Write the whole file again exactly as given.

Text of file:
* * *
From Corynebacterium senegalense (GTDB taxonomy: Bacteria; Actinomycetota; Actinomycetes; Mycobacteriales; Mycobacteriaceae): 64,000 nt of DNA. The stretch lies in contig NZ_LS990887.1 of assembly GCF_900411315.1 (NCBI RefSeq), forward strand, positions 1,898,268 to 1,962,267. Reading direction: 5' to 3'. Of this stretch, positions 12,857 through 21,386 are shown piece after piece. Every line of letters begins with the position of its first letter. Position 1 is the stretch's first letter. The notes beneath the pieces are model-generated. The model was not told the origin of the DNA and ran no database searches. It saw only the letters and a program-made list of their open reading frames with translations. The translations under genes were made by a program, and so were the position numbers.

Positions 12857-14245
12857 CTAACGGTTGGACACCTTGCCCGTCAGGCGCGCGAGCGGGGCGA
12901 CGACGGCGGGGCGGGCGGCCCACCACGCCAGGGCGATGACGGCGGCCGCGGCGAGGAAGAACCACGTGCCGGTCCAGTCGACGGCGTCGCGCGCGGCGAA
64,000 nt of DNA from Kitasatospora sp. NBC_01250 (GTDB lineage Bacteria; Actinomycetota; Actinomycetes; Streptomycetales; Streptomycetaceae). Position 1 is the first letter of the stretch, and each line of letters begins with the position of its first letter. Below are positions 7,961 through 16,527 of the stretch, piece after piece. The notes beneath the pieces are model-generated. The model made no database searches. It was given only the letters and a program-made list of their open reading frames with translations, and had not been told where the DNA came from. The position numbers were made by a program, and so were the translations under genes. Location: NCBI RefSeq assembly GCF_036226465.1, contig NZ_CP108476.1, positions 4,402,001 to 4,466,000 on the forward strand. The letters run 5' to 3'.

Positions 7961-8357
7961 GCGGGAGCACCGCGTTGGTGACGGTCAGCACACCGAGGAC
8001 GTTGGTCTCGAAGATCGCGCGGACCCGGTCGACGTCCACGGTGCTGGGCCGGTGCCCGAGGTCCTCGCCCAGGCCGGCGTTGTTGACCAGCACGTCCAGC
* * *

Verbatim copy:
From Corynebacterium senegalense (GTDB taxonomy: Bacteria; Actinomycetota; Actinomycetes; Mycobacteriales; Mycobacteriaceae): 64,000 nt of DNA. The stretch lies in contig NZ_LS990887.1 of assembly GCF_900411315.1 (NCBI RefSeq), forward strand, positions 1,898,268 to 1,962,267. Reading direction: 5' to 3'. Of this stretch, positions 12,857 through 21,386 are shown piece after piece. Every line of letters begins with the position of its first letter. Position 1 is the stretch's first letter. The notes beneath the pieces are model-generated. The model was not told the origin of the DNA and ran no database searches. It saw only the letters and a program-made list of their open reading frames with translations. The translations under genes were made by a program, and so were the position numbers.

Positions 12857-14245
12857 CTAACGGTTGGACACCTTGCCCGTCAGGCGCGCGAGCGGGGCGA
12901 CGACGGCGGGGCGGGCGGCCCACCACGCCAGGGCGATGACGGCGGCCGCGGCGAGGAAGAACCACGTGCCGGTCCAGTCGACGGCGTCGCGCGCGGCGAA
64,000 nt of DNA from Kitasatospora sp. NBC_01250 (GTDB lineage Bacteria; Actinomycetota; Actinomycetes; Streptomycetales; Streptomycetaceae). Position 1 is the first letter of the stretch, and each line of letters begins with the position of its first letter. Below are positions 7,961 through 16,527 of the stretch, piece after piece. The notes beneath the pieces are model-generated. The model made no database searches. It was given only the letters and a program-made list of their open reading frames with translations, and had not been told where the DNA came from. The position numbers were made by a program, and so were the translations under genes. Location: NCBI RefSeq assembly GCF_036226465.1, contig NZ_CP108476.1, positions 4,402,001 to 4,466,000 on the forward strand. The letters run 5' to 3'.

Positions 7961-8357
7961 GCGGGAGCACCGCGTTGGTGACGGTCAGCACACCGAGGAC
8001 GTTGGTCTCGAAGATCGCGCGGACCCGGTCGACGTCCACGGTGCTGGGCCGGTGCCCGAGGTCCTCGCCCAGGCCGGCGTTGTTGACCAGCACGTCCAGC